Kentucky Senate committee advances sports wagering bill
After several unsuccessful attempts in recent years, Kentucky lawmakers are closer than ever to expanding legal sports betting in the commonwealth.
The Kentucky Senate’s Licensing and Occupations Committee voted 9-1 in favor of House Bill 551, which allows horse racetrack associations to work with sports gambling companies. It’s the first time a Senate committee has approved a sports betting bill since 2019, the year after the U.S. Supreme Court overturned a federal ban on wagering.
Horse racing is the only sport Kentuckians can legally bet on. HB 551 would allow anyone 18 or older in the state to wager on professional and collegiate sports, as well as esports.
The bill passed the House 63-34 on Monday. It now needs to be read three times in the Senate before it can go up for a full vote.
Democratic Gov. Andy Beshear is expected to sign the sports gambling bill, and there are only three days left for the Republican-led Senate to pass it. Because HB 551 would impact state revenue, it needs three-fifths of the 37 active senators, or 23 yes votes, to approve it during a non-budget legislative year.
Republican Rep. Michael Meredith of Oakland, the bill’s primary sponsor, presented it to the Senate committee Wednesday. He said it would create oversight into sports gambling that’s already happening in Kentucky.
“I think it's smart that we regulate this as a state and provide a structure where folks know what is happening in the marketplace, and know it's safe under the purview of the Kentucky Horse Racing Commission,” Meredith said.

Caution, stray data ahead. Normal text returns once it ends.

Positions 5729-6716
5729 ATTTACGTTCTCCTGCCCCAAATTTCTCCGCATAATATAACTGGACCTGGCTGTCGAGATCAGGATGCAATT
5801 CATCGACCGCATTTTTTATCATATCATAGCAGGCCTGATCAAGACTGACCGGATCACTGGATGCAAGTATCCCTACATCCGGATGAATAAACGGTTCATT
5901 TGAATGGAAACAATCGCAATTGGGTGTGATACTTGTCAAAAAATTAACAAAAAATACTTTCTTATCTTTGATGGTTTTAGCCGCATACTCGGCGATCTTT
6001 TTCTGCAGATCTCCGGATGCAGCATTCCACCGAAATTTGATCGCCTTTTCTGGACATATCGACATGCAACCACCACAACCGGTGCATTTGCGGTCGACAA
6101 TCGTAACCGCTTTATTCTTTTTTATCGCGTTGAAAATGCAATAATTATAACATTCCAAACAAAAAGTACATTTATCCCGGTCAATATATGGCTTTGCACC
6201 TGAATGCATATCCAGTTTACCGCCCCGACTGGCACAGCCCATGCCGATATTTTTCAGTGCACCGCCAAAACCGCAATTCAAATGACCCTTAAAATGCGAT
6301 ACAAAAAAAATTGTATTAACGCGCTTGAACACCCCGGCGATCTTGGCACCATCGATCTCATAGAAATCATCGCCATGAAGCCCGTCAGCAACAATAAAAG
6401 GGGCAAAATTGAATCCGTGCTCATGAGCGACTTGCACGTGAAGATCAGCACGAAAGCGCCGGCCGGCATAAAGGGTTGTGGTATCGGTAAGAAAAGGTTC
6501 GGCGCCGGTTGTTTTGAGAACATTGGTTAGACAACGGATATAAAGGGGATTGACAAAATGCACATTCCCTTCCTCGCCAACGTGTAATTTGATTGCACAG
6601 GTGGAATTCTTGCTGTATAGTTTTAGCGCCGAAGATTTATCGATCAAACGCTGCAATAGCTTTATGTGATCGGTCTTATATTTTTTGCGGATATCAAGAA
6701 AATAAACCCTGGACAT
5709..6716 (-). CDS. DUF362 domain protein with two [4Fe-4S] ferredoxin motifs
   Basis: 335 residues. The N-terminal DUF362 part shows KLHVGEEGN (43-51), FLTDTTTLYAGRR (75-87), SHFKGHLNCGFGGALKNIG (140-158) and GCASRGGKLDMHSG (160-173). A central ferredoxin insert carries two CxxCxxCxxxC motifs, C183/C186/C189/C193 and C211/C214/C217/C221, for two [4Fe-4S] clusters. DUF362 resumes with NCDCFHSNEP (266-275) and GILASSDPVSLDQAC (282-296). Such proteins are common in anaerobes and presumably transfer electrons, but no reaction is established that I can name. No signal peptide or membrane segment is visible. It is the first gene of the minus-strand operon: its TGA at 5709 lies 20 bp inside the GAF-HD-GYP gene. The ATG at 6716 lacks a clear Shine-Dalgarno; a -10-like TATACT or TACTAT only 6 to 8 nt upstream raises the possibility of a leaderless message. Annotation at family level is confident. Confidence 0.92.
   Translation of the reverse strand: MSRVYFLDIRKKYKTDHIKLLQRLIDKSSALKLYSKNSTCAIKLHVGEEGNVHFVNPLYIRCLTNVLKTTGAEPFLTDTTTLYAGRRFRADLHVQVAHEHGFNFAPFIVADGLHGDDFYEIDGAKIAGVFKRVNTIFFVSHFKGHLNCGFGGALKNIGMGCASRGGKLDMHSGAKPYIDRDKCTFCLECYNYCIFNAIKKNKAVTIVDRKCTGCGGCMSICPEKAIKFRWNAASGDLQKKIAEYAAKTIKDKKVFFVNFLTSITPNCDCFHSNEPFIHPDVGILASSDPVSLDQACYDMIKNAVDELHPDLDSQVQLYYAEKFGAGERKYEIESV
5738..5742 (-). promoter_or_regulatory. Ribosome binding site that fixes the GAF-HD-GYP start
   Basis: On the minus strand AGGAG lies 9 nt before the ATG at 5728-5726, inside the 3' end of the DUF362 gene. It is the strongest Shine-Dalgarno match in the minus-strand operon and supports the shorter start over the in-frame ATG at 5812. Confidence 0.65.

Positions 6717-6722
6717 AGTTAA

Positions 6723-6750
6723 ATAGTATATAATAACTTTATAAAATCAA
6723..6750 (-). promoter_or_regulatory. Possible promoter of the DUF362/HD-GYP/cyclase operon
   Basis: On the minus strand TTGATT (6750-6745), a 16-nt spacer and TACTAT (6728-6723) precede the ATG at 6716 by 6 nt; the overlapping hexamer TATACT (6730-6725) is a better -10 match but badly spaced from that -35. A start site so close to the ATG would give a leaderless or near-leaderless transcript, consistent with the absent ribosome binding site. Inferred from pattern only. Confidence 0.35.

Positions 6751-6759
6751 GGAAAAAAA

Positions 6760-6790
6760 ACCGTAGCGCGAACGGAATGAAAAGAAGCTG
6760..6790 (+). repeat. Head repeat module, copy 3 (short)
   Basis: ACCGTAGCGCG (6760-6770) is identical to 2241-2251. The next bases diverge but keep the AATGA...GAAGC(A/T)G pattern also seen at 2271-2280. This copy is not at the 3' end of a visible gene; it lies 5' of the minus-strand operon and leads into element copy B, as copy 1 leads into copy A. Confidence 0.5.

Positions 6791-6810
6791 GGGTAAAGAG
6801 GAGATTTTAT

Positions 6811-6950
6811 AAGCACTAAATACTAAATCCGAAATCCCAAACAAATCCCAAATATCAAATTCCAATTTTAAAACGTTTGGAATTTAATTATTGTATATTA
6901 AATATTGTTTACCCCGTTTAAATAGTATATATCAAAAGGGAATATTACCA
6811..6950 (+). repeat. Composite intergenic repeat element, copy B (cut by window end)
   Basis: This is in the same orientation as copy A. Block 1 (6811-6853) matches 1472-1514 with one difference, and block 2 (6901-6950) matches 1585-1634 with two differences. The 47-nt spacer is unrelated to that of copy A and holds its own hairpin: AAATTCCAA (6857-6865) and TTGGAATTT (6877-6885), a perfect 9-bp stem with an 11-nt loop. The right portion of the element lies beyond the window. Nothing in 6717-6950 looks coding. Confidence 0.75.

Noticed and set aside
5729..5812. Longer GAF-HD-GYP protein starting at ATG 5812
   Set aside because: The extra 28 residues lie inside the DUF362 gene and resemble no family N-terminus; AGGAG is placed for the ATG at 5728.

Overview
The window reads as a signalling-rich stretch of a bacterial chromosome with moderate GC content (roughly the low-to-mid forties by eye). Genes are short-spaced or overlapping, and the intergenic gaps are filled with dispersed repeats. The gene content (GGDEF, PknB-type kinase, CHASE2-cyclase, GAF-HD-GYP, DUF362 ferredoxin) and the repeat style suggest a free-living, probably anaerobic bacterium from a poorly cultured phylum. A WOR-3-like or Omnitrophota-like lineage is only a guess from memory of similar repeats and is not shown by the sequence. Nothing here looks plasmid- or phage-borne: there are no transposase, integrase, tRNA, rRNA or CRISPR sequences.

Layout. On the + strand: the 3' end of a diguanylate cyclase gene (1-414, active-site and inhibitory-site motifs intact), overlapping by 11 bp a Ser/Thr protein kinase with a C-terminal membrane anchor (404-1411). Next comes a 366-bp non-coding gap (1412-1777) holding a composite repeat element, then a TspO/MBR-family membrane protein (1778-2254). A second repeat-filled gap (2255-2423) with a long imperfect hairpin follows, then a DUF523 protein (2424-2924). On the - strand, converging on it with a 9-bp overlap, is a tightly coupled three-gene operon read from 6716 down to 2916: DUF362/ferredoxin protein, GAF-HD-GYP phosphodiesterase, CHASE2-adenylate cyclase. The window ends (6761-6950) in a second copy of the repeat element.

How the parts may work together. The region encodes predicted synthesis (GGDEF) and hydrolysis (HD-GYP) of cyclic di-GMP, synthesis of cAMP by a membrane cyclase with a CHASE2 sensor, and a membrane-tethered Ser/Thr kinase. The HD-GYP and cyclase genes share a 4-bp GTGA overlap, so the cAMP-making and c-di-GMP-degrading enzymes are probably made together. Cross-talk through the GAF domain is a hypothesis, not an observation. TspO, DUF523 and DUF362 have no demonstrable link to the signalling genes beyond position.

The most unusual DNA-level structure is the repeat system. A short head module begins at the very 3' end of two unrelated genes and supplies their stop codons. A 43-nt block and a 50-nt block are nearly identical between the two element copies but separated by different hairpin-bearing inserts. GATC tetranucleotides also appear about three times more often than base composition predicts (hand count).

He also said state researchers determined that expanded sports betting could add up to $23 million in tax revenue for Kentucky each year. The bill would create a state-run gambling addiction resource using 2.5% of revenue, while the rest would go toward regulating sports betting and supporting the state pension fund.
Senate majority leader Damon Thayer of Georgetown pointed out during Wednesday’s meeting that most of Kentucky’s neighboring states currently offer broad sports betting. He voted yes, arguing that residents should be able to gamble if they choose.
“We can't stop people from doing things that are bad for them. There are a lot of behaviors out there that, done in excess, are bad for people. But my constituents want this. The people of Kentucky want this,” Thayer said.
A 2022 survey by the Republican polling firm Public Opinion Strategies that found 65% of Kentuckians support expanding sports betting and about half said they have bet on a sports event.
Republican Sen. Donald Douglas of Nicholasville voted yes. He said he was interested in exploring potential concerns over sports betting.
“Letting it out of committee and allowing it to have more discussion would be a good thing for us here in the commonwealth,” Douglas said.
Several Kentucky-based groups oppose widening sports wagering, including conservative groups such as the Commonwealth Policy Center and the Family Foundation.
David Walls, executive director of the Family Foundation, told the committee that expanding sports gambling would financially harm families.
“These social costs are only amplified when we're talking about online sports and video game betting being made on already highly addictive cell phones. Online sports betting puts casinos in the pockets of millions,” Walls said.
Walls added that the bill would undo the progress a Senate committee made Tuesday approving a bill to ban unregulated slot-like machines in Kentucky.